First of all, a search engine needs to receive the query and check the spelling of keywords that the user has typed. If the search engine cannot recognize the keywords as words in the language or proper nouns it is desirable to suggest alternative spelling to the user. Once the keywords are found to be acceptable, the query may to be transformed. Queries are resolved using the inverted index. Consider the example query “Cat Mat Hat”. This is evaluated as follows:
• Select a word from the query (say, “Cat”)
• Retrieve the inverted list from disk for the word
• Process the list. For each document the word occurs in, add weight to an accumulator for that document based on the TF, IDF, and document length
• Repeat for each word in the query
• Find the best-ranked documents with the highest weights
• Lookup the document in the mapping table
• Retrieve and summarize the documents, and present to the user
A user has to submit a query a number of times using somewhat different keywords before more or less the “right” result is obtained. A search engine providing query refinement based on used feedback would be useful. Search engines often cache the results of a query and can then use the cached results if the refined query is a modification of a query that has already been processed.
In database system, query processing requires that attribute values match exactly the values provided in the query. In search engine query processing, an exact match is not always necessary. A partial match or a fuzzy match may be sufficient. Essentially a cache is supposed to cache a user’s or client’s request, get the page that the user has requested if one is not available in the cache and then save a copy of it in the cache.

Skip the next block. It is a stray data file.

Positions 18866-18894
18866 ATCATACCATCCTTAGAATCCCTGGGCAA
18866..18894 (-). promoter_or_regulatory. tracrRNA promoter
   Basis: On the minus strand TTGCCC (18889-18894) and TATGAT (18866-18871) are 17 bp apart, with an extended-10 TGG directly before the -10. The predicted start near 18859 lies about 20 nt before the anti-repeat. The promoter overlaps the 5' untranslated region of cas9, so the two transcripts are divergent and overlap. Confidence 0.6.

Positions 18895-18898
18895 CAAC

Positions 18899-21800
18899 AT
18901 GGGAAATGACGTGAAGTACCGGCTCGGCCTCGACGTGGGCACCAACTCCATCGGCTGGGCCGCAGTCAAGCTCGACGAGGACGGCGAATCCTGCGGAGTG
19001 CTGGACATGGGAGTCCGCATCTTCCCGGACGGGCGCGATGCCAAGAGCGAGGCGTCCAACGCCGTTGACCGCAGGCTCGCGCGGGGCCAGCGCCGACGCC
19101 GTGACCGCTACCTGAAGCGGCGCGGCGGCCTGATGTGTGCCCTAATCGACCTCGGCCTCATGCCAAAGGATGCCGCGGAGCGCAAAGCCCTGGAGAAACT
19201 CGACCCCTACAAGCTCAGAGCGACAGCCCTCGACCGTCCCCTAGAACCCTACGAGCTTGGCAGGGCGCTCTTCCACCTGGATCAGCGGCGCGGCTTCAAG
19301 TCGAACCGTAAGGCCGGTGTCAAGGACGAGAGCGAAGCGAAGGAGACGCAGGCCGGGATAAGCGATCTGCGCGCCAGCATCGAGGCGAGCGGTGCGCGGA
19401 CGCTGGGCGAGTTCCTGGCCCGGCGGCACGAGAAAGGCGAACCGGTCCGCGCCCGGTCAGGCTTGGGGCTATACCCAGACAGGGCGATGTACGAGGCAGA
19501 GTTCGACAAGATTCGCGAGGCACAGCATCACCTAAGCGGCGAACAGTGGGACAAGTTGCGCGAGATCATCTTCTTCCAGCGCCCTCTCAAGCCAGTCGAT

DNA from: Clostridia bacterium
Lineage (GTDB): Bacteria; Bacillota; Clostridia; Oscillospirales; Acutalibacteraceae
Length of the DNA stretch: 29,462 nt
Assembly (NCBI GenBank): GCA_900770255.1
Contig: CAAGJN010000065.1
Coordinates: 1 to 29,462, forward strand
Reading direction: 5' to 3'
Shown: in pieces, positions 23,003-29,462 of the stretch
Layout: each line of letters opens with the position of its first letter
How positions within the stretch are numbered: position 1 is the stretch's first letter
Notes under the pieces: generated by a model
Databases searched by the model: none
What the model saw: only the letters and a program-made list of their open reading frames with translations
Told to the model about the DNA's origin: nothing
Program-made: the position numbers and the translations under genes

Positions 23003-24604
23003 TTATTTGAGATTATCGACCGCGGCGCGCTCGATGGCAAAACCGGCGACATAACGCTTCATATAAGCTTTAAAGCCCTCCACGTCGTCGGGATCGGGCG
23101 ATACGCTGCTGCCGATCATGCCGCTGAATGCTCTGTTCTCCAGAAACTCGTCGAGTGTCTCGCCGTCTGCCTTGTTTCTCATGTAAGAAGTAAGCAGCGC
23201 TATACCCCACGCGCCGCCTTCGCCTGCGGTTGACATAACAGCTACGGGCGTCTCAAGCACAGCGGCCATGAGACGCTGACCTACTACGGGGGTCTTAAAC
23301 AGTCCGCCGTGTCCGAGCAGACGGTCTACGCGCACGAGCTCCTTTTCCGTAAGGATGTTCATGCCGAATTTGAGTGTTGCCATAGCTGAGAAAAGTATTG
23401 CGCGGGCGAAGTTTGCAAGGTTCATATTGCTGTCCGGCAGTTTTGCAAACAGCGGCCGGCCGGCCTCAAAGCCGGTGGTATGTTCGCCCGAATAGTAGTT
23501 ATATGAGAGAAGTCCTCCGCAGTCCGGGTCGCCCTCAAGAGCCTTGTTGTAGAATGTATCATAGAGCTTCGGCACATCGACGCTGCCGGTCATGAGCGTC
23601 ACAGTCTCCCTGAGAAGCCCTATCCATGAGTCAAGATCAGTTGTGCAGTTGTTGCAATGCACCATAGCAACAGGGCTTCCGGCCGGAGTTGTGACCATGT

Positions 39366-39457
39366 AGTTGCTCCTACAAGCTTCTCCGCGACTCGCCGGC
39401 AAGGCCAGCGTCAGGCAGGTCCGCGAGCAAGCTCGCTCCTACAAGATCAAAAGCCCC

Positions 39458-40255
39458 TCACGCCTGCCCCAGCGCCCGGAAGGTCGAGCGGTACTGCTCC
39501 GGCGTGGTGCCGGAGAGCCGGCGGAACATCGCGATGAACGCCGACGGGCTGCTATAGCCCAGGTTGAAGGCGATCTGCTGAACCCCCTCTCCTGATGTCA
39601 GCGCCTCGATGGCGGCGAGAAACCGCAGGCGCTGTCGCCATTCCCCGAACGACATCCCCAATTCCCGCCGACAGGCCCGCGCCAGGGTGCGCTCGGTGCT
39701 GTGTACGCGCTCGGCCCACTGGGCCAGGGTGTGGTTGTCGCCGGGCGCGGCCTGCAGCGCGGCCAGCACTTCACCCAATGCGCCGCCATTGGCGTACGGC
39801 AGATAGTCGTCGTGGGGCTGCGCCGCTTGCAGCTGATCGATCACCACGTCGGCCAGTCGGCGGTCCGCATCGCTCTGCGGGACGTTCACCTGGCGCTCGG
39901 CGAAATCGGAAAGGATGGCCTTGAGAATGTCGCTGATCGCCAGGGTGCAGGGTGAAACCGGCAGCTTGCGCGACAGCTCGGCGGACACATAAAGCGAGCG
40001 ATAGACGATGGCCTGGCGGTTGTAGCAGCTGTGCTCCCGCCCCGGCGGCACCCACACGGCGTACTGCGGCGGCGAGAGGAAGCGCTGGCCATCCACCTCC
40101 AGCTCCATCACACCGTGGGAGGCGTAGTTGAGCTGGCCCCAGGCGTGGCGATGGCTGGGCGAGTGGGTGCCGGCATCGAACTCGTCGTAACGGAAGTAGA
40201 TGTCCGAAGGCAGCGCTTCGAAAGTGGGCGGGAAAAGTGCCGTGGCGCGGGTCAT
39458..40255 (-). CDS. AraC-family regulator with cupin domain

Search query processing
In search, true success comes from understanding what the user is asking from their query. Some user queries are simply stated, while others are stated in a Boolean format (“apples AND oranges OR bananas”), or presented as whole paragraphs, passages, or documents with a request to “find similar” information. So the search platform must have a range of tools in order to accurately understand what is being asked.
The challenge with information retrieval revolves around two basic problems: 1) getting a good query from search users with the aim of helping them craft better questions, and 2) presenting “easy-to-judge” results to minimize what the user has to read through. In general, queries from the user come into the query processing and transformation subsystem. This framework takes the original query, analyzes it, transforms it with, corrections of spelling mistakes and then sends the query to the search engine.
The above fig shows the elements of query and results processing. The node in the search matrix that receives the query performs its retrieval operation and returns its results to the results-processing subsystem. The raw results are passed to the results-processing subsystem (which performs duplicate removal), results merging (from different search nodes), sorting, rank ordering, etc. All results are then sent to the search user.